In my senior year of high school, the head of my local forensics league was interviewed by the biggest local newspaper in the area. At first glance, everyone in the speech and debate community was excited; even though there were hundreds of people involved in the activity locally, there was always an element of mystique and exoticism associated with competing in speech and debate. I mean, why would you wake up so early… on a weekend… to dress in a suit all day? What do you mean… you broke? Is that a good thing?
Sure, forensics (the name itself already isn’t immediately intuitive) isn’t as eclectic as some other high school groups, but we have our niche. Needless to say, getting press coverage was a big deal for some people. For them, we, as speech and debaters were finally getting our opportunity to show why we were more important than sports! We were finally going to show the world that what we’re doing is the stuff of intellectuals, academics, and smart people!
I don’t remember what his main point was. In fact, I don’t think anyone remembers anymore. What everyone does remember, however, is one small phrase: “freaks and geeks.” During his interview he said that speech and debate was the realm of “freaks and geeks.”
You can obviously imagine the outcome. There was outrage from the forensics community, he rescinded his statement in a personal email to all the coaches in the area (there was no follow-up article or interview with the newspaper), and the issue faded into the annals of forensics history. However, this incident teaches us an important lesson about the way the average person views forensics. I know from experience that “freaks and geeks” is by no means indicative of who we are. But, it is undeniable that some aspects of our culture do look odd for an uninvolved lay person looking in. “Freaks and geeks” might not have been the best way to put it, but the point is clear: for better or for worse, “speech and debate” evoked a very clear image for many people.
I wanted to bring up this story because I felt it provided the necessary backdrop for a recurring problem that I have noticed throughout in many oratories that I have read and seen in the past few years. I want to use this specific example as a jumping off point for a very specific argument: you should not make forensics jokes in your oratory.
You know what I’m talking about. You’ve either heard a speech that used a forensics joke or used one yourself. “I’m doing oratory only because I can’t do duo myself!” “At least I don’t speak as fast as those policy debaters!” “What’s up with those wacky interpers, huh?” You get the deal. The reason why I mentioned the “freaks and geeks” ordeal in the beginning was to emphasize this point: your judges, even though they are most likely going to be the parents of fellow competitors, want to see that you’re a real person behind the oratorical visage: that you are actually a thinking, feeling being and not just a rehearsed speaking robot hoping to get 1st place in the round. Your goal as a speaker is to therefore connect with the audience and present the most natural speech possible. Forensics jokes, and to a broader extent, mention of anything related to forensics will only hurt that image.
Let’s first analyze this objectively. You never want to mention something in a speech that will confuse your judge. If you mention a speech or debate event that they’ve never heard of or don’t know anything about, you’ve lost them right there. And this only gets more probable due to the sheer amount of technical jargon associated with events that you’re likely to use.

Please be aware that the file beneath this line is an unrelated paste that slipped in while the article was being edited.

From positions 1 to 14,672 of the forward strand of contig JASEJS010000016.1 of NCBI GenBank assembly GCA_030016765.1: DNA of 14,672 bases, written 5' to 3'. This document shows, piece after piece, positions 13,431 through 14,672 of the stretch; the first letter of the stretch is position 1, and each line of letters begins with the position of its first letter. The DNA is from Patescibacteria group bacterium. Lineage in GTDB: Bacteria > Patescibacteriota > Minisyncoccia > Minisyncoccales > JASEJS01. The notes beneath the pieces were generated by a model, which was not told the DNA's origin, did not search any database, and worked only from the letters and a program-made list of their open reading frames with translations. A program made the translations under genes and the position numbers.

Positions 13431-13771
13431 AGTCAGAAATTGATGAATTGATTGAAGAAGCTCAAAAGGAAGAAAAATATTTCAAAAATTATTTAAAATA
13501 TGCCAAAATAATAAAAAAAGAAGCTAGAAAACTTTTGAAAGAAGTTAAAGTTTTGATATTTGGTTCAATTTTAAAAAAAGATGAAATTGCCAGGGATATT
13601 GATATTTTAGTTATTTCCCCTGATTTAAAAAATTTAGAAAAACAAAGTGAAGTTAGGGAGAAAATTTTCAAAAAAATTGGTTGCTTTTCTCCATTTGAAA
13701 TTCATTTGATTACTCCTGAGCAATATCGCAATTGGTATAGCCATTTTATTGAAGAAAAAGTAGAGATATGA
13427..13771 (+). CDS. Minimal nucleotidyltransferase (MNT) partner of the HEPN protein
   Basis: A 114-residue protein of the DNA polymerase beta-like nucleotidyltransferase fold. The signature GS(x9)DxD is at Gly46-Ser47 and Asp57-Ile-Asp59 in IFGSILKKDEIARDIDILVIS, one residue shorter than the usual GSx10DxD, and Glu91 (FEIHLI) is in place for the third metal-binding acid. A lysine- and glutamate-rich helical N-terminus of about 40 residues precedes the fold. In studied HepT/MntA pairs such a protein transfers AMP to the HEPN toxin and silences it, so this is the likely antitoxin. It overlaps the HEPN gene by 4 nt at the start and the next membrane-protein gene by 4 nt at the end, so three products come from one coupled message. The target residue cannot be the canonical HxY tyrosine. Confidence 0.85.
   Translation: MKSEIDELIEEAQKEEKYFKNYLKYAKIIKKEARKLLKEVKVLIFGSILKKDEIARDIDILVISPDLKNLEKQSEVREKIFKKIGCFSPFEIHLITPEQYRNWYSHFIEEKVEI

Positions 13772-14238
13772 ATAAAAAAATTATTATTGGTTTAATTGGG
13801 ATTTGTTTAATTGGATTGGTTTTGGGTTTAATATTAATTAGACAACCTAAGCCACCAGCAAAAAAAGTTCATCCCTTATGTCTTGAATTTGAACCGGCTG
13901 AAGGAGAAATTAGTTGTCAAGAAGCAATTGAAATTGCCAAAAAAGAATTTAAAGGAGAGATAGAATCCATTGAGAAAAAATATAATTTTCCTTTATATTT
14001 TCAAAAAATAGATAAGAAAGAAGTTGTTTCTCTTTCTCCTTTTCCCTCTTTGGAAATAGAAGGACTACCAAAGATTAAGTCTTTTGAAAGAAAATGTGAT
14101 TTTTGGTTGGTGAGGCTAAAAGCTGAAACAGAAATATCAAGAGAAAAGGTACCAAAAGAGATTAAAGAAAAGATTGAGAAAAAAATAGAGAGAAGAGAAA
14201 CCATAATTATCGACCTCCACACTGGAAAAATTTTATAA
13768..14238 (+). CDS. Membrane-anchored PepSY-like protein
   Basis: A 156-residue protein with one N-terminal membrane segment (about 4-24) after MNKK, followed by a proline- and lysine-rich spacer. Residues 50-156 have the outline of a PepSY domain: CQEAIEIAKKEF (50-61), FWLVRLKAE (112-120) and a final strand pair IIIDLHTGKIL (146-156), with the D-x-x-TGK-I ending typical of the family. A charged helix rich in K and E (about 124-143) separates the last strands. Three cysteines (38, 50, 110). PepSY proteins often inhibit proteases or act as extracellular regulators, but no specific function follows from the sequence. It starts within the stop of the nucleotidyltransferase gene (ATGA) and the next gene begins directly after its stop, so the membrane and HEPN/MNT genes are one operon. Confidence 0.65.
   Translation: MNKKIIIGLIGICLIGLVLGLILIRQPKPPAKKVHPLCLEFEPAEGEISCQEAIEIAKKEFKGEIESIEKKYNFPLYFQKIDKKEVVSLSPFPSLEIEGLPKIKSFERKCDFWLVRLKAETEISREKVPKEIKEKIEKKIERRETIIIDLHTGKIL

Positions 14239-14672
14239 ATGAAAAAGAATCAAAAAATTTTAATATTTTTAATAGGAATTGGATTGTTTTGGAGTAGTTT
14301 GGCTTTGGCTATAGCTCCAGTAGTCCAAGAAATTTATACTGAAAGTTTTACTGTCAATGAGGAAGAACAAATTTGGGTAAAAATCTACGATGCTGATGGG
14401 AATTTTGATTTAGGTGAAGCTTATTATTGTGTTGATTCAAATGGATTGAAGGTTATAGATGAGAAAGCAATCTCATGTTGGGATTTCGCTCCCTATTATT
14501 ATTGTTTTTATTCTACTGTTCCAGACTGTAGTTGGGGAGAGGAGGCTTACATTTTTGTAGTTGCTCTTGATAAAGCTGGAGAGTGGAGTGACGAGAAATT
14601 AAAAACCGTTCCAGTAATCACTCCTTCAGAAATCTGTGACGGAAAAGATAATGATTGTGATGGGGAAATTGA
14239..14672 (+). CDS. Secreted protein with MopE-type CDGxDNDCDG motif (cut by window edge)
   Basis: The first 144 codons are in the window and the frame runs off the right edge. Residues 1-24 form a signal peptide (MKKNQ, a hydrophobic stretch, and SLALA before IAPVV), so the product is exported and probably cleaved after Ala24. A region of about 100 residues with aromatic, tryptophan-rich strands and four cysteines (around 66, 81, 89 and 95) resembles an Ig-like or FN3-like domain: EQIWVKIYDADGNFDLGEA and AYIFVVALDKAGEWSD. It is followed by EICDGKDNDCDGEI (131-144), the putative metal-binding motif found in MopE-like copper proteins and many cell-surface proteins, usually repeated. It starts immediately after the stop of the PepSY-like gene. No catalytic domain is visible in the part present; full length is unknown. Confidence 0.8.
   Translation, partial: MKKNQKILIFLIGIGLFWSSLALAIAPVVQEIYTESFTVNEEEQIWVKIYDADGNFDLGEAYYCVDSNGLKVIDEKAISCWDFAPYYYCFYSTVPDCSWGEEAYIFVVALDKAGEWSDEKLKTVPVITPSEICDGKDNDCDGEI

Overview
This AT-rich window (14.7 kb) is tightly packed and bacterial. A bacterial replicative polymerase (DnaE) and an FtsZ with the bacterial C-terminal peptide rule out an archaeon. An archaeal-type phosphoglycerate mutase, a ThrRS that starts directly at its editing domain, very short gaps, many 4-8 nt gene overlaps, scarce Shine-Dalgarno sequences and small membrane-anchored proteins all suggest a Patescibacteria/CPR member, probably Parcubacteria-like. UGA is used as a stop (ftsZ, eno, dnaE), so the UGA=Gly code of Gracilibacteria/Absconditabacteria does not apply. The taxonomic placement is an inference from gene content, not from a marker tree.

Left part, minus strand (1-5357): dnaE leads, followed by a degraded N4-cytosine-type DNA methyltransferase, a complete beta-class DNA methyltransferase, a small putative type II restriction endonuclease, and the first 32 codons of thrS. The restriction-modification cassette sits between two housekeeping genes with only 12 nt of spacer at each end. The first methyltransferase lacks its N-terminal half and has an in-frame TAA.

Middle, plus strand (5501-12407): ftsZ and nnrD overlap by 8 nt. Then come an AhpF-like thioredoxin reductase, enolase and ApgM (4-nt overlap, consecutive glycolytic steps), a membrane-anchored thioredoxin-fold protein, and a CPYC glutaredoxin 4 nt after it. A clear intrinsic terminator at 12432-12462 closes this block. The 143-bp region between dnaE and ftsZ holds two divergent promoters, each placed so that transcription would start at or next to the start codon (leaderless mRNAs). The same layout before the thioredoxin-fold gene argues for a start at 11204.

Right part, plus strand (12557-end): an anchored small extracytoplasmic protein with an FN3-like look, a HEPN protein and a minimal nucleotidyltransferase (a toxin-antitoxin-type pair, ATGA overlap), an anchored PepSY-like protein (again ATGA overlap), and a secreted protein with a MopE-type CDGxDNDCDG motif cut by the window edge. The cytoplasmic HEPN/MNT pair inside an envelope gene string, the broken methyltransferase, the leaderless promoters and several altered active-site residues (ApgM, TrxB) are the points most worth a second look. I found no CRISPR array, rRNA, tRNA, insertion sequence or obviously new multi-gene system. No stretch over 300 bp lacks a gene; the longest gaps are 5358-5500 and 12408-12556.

However, what’s more important is the more subjective impact that this has on your image as a speaker. If you can only come up with forensics jokes or examples (and I don’t necessarily blame you. I admit, they are an easy target for jokes), I, as a coach and judge, come to the conclusion that there is nothing else going on in your life besides forensics. And while this may be true for some of you, you should not be trying to advertise it. After all, people are complex; deep down, everyone has their own story and narrative beyond what you do in speech and debate that makes them, well, interesting. Oratory should serve as a channel for that. Bringing your examples back to forensics boxes you in and instead makes you look one-dimensional and bland.
This therefore feeds into the largest subjective problem with forensics jokes or references, and it’s that they are immersion breaking. When judges are listening to you speak for oratory, they are already suspending the belief that you are, in fact, just a high school student. The event is meant to be a way for you to effectively role play as a professional speaker trying to persuade your audience on a certain point. Your credentials, which would be something vitally important in a real life persuasive speech, are assumed and ignored for the purposes of this exercise. Mentioning forensics in any way breaks the fourth wall in a time and place where you’re main focus should be on using this platform in a way that the judges take you seriously. A forensics reference, therefore, is jarring and abruptly yanks me back into the real world where I am forced to remember that I am not listening to a professional speaker, but am instead listening to a high school student at a speech tournament. It sounds harsh, but remember that a large portion of speech evaluation is rooted in subjective and subconscious analysis of speakers. In other words, many judges (and speakers) can tell when a certain speech is better than another, but they just can’t say why. Little things like this add up to the overall big picture, and this is one of those little things that will set you that much more behind.